Review by Ian Keogh
Hugo has a close relationship with his knowledgable father, who’s instilled a love of nature in him. Rachael Ball spends the opening chapter of Wolf charmingly defining this relationship, her loose pencilled pages rife with the joy of exploration and discovery. As the youngest of three children it’s Hugo who’s most affected when it’s necessary to move from a large house in the country to terraced town accommodation, and his response is to keep himself largely to a tent inside the house and eat only eggs. Other circumstances are relevant, but as long as you don’t read the back cover blurb first, Ball springs a real surprise, so let’s keep it that way.
She has a fine memory for a 1970s childhood, the expressions, and the forgotten ephemera playing a part, but most important is Hugo seeing the 1960s Time Machine film on TV and deciding he’s going to make his own time machine. The secret known, it’s a heartbreakingly impossible solution to a problem that’s not going to be solved. On board to help is Icarus, the strange kid from next door, but a necessary part is only obtainable from another neighbour’s garden, already identified as reclusive and supposedly terrifying, known to the local kids as the Wolfman.
Some revelations are going to be predictable, and in one sense Ball is travelling a well worn path of sentimentality with Wolf, but within that she surprises. Hugo’s personality is constructed with precision, this with sentimentality absent, Ball acknowledging that despite us always remembering the good times, young children can equally be little gits. Hugo’s viewpoint is predominant, but attention is also drawn to what passes him by, what he’s incapable of understanding, and it adds a rich poignancy to his wider world.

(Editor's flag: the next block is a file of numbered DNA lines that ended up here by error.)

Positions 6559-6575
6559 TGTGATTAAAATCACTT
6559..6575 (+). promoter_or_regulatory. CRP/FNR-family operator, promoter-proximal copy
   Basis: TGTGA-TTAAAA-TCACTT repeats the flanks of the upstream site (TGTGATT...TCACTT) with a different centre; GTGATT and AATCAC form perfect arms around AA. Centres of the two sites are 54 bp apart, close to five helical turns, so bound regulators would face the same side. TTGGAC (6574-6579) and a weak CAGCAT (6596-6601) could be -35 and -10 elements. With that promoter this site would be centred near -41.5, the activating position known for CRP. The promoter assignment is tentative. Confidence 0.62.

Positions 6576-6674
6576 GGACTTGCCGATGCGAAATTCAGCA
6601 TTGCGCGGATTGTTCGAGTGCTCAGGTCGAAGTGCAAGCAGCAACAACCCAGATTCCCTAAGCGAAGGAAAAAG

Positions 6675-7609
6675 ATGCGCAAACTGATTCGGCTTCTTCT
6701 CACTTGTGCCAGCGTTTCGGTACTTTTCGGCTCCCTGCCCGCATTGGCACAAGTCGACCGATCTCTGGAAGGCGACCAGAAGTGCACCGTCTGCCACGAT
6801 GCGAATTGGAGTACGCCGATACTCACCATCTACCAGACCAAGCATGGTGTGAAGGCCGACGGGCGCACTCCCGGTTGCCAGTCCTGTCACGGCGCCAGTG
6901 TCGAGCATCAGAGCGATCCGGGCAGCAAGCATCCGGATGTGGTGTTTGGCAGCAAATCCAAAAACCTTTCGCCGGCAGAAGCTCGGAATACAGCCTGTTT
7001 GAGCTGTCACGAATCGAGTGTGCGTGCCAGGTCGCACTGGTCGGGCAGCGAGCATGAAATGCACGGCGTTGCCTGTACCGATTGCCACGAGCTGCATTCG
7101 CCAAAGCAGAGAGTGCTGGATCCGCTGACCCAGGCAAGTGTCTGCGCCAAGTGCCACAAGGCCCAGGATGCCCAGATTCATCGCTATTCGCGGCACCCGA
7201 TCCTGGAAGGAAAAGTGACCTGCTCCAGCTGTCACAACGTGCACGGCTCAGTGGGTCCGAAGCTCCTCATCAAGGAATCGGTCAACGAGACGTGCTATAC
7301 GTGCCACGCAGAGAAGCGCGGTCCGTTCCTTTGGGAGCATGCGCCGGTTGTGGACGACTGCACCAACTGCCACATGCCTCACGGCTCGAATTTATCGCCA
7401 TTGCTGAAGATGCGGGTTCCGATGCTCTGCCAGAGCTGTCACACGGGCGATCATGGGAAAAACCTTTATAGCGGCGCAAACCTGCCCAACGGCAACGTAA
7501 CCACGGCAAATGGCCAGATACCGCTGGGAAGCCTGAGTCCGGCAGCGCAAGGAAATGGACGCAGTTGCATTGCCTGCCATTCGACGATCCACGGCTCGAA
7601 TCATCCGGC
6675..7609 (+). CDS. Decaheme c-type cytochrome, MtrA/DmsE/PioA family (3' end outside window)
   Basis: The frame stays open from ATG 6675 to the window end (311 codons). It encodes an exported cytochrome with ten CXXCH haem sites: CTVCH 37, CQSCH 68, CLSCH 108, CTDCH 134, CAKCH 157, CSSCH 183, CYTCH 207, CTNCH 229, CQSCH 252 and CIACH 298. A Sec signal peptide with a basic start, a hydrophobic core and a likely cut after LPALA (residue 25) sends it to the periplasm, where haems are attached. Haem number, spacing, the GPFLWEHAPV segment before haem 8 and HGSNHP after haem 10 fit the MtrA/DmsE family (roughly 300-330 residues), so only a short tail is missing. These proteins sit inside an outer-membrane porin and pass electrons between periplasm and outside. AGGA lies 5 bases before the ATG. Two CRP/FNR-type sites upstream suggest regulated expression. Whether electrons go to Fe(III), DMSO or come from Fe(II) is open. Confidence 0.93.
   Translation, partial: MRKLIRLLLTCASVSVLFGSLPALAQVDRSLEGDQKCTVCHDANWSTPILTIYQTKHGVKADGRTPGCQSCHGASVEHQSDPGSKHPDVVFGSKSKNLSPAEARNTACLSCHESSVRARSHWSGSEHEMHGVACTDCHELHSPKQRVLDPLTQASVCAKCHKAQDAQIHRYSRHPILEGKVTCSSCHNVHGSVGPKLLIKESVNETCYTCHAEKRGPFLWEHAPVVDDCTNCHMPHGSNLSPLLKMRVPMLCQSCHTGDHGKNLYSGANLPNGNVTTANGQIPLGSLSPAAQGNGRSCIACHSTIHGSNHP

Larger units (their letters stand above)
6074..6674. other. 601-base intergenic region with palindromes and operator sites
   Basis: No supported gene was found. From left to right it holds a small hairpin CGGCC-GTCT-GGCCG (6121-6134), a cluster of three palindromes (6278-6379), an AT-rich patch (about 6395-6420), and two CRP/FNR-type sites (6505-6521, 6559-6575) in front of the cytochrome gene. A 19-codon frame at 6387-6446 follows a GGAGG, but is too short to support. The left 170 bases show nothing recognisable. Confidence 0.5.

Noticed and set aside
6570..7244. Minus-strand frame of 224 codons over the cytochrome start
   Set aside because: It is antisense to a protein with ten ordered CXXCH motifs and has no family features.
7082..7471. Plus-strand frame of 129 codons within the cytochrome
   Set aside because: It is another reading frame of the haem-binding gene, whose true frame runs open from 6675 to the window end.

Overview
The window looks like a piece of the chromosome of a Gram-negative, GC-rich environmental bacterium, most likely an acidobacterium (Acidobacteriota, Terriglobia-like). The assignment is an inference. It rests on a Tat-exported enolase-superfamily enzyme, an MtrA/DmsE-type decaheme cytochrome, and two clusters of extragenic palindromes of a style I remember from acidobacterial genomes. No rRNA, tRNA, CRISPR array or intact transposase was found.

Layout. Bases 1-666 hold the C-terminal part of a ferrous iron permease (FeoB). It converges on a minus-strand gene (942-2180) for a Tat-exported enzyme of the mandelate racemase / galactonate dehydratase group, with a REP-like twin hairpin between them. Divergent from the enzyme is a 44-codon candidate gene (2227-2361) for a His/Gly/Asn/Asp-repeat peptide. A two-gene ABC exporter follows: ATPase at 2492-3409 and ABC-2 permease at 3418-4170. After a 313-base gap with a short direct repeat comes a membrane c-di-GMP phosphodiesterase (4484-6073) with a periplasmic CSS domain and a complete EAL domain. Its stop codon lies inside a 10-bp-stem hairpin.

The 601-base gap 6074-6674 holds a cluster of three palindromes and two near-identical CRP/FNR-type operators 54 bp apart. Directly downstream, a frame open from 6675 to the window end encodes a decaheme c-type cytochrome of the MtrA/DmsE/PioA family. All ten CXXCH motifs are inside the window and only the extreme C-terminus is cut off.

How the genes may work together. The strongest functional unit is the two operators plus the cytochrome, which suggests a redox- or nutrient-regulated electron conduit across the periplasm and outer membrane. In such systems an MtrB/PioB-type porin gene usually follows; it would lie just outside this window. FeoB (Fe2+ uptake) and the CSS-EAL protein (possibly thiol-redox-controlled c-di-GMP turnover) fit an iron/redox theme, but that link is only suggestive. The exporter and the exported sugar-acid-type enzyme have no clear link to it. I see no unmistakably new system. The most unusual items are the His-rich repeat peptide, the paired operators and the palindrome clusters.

Ball’s storytelling is leisurely, with plenty of room for silent reflection, yet the large illustrations, never more than four per page and frequently less, and many mood setting shots make Wolf a relatively rapid read despite clocking in at just under three hundred pages. The rapidity is increased by the lack of panel borders, but the compensation is the chance to return and look closely at the art. The characters are beautifully designed, and convey their personalities extremely well, sometimes almost through a fish-eye lens, at other times deliberately distanced. There is a puzzling use of symbolism. The obvious implication of the cover illustration doesn’t have any great relevance, and a symbolic representation of grief is half-hearted, given prominence on a couple of occasions, yet never seen otherwise. As it’s confined to a couple of scenes it doesn’t intrude, but it’s an eccentricity better ignored.
Grief, family life and hope against the odds are eternal themes that combine evocatively in Wolf for a warmly dramatic read about a child’s coping mechanisms. It’s accessible and humane.